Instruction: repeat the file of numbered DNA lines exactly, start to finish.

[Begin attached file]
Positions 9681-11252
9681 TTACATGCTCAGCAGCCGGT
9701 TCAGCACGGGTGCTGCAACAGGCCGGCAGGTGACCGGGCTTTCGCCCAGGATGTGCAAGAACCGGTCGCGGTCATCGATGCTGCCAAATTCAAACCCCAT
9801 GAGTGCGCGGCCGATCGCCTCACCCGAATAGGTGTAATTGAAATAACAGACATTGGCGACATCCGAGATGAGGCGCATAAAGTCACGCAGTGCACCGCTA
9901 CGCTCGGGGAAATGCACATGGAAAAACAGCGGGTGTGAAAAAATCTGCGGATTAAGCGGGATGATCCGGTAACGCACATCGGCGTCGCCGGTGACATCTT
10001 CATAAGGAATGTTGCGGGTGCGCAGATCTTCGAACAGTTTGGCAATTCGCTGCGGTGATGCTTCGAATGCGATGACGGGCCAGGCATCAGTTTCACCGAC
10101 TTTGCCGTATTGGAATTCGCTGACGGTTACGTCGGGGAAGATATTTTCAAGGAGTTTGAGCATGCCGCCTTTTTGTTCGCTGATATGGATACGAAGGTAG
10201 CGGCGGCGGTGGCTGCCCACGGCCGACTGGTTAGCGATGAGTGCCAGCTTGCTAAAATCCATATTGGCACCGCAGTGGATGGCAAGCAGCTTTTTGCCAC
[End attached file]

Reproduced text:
Positions 9681-11252
9681 TTACATGCTCAGCAGCCGGT
9701 TCAGCACGGGTGCTGCAACAGGCCGGCAGGTGACCGGGCTTTCGCCCAGGATGTGCAAGAACCGGTCGCGGTCATCGATGCTGCCAAATTCAAACCCCAT
9801 GAGTGCGCGGCCGATCGCCTCACCCGAATAGGTGTAATTGAAATAACAGACATTGGCGACATCCGAGATGAGGCGCATAAAGTCACGCAGTGCACCGCTA
9901 CGCTCGGGGAAATGCACATGGAAAAACAGCGGGTGTGAAAAAATCTGCGGATTAAGCGGGATGATCCGGTAACGCACATCGGCGTCGCCGGTGACATCTT
10001 CATAAGGAATGTTGCGGGTGCGCAGATCTTCGAACAGTTTGGCAATTCGCTGCGGTGATGCTTCGAATGCGATGACGGGCCAGGCATCAGTTTCACCGAC
10101 TTTGCCGTATTGGAATTCGCTGACGGTTACGTCGGGGAAGATATTTTCAAGGAGTTTGAGCATGCCGCCTTTTTGTTCGCTGATATGGATACGAAGGTAG
10201 CGGCGGCGGTGGCTGCCCACGGCCGACTGGTTAGCGATGAGTGCCAGCTTGCTAAAATCCATATTGGCACCGCAGTGGATGGCAAGCAGCTTTTTGCCAC